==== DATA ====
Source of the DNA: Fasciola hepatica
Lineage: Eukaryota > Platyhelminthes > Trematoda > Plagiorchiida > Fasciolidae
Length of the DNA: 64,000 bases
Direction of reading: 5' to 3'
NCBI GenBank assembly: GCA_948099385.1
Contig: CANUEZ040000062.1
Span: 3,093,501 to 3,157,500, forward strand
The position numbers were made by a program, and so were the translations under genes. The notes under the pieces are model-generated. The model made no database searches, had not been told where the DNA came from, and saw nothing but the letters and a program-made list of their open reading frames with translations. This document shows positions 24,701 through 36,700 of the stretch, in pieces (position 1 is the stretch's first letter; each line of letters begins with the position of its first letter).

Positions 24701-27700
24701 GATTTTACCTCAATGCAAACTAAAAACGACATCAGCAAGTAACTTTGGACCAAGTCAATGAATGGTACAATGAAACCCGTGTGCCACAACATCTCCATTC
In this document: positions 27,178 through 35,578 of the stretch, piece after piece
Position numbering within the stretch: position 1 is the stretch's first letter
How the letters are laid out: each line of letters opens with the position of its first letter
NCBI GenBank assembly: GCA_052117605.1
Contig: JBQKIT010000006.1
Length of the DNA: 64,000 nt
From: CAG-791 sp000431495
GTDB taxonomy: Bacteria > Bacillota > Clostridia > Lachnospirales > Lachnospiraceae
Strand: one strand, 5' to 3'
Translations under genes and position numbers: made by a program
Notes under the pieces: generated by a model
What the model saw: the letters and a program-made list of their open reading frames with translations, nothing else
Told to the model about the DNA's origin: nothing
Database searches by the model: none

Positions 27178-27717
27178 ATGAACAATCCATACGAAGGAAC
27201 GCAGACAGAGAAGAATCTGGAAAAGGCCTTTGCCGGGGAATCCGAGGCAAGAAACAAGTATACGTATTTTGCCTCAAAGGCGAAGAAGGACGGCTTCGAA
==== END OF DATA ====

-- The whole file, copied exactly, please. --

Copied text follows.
Source of the DNA: Fasciola hepatica
Lineage: Eukaryota > Platyhelminthes > Trematoda > Plagiorchiida > Fasciolidae
Length of the DNA: 64,000 bases
Direction of reading: 5' to 3'
NCBI GenBank assembly: GCA_948099385.1
Contig: CANUEZ040000062.1
Span: 3,093,501 to 3,157,500, forward strand
The position numbers were made by a program, and so were the translations under genes. The notes under the pieces are model-generated. The model made no database searches, had not been told where the DNA came from, and saw nothing but the letters and a program-made list of their open reading frames with translations. This document shows positions 24,701 through 36,700 of the stretch, in pieces (position 1 is the stretch's first letter; each line of letters begins with the position of its first letter).

Positions 24701-27700
24701 GATTTTACCTCAATGCAAACTAAAAACGACATCAGCAAGTAACTTTGGACCAAGTCAATGAATGGTACAATGAAACCCGTGTGCCACAACATCTCCATTC
In this document: positions 27,178 through 35,578 of the stretch, piece after piece
Position numbering within the stretch: position 1 is the stretch's first letter
How the letters are laid out: each line of letters opens with the position of its first letter
NCBI GenBank assembly: GCA_052117605.1
Contig: JBQKIT010000006.1
Length of the DNA: 64,000 nt
From: CAG-791 sp000431495
GTDB taxonomy: Bacteria > Bacillota > Clostridia > Lachnospirales > Lachnospiraceae
Strand: one strand, 5' to 3'
Translations under genes and position numbers: made by a program
Notes under the pieces: generated by a model
What the model saw: the letters and a program-made list of their open reading frames with translations, nothing else
Told to the model about the DNA's origin: nothing
Database searches by the model: none

Positions 27178-27717
27178 ATGAACAATCCATACGAAGGAAC
27201 GCAGACAGAGAAGAATCTGGAAAAGGCCTTTGCCGGGGAATCCGAGGCAAGAAACAAGTATACGTATTTTGCCTCAAAGGCGAAGAAGGACGGCTTCGAA